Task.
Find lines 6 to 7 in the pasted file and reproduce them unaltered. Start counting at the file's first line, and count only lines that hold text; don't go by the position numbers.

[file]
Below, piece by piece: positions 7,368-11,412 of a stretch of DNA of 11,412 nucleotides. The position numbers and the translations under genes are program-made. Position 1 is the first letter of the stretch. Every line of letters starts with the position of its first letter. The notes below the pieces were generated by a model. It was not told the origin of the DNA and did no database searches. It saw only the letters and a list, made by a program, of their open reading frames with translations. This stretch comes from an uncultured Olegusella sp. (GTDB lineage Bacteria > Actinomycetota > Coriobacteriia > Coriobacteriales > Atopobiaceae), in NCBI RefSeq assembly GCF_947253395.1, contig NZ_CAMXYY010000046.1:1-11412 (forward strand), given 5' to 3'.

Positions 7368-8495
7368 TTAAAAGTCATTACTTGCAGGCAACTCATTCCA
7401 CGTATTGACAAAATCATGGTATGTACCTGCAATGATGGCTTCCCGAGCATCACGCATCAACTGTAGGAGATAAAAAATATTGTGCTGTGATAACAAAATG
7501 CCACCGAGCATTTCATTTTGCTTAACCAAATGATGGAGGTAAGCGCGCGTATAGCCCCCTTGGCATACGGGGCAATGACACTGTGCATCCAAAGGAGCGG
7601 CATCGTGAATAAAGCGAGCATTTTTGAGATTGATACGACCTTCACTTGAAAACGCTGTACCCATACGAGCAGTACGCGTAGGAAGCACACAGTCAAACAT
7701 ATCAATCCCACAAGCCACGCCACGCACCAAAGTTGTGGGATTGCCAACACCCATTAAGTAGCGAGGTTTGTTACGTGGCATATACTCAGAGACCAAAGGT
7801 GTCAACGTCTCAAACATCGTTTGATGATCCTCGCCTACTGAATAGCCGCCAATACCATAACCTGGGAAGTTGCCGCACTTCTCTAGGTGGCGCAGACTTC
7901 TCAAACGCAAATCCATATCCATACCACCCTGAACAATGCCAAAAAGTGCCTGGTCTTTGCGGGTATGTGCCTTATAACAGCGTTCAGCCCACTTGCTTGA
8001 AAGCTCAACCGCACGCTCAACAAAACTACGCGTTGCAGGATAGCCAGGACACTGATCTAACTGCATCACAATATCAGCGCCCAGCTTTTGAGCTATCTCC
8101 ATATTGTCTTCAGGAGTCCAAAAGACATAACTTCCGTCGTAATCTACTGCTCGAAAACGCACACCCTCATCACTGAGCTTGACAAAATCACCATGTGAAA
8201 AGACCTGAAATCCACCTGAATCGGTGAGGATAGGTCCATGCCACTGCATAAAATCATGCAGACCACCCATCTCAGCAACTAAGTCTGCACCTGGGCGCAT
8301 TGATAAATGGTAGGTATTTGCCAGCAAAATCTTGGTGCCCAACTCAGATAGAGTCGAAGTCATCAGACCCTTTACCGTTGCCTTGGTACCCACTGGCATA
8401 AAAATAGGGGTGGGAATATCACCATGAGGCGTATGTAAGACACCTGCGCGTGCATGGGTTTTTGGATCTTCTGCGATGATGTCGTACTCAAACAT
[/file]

7601 CATCGTGAATAAAGCGAGCATTTTTGAGATTGATACGACCTTCACTTGAAAACGCTGTACCCATACGAGCAGTACGCGTAGGAAGCACACAGTCAAACAT
7701 ATCAATCCCACAAGCCACGCCACGCACCAAAGTTGTGGGATTGCCAACACCCATTAAGTAGCGAGGTTTGTTACGTGGCATATACTCAGAGACCAAAGGT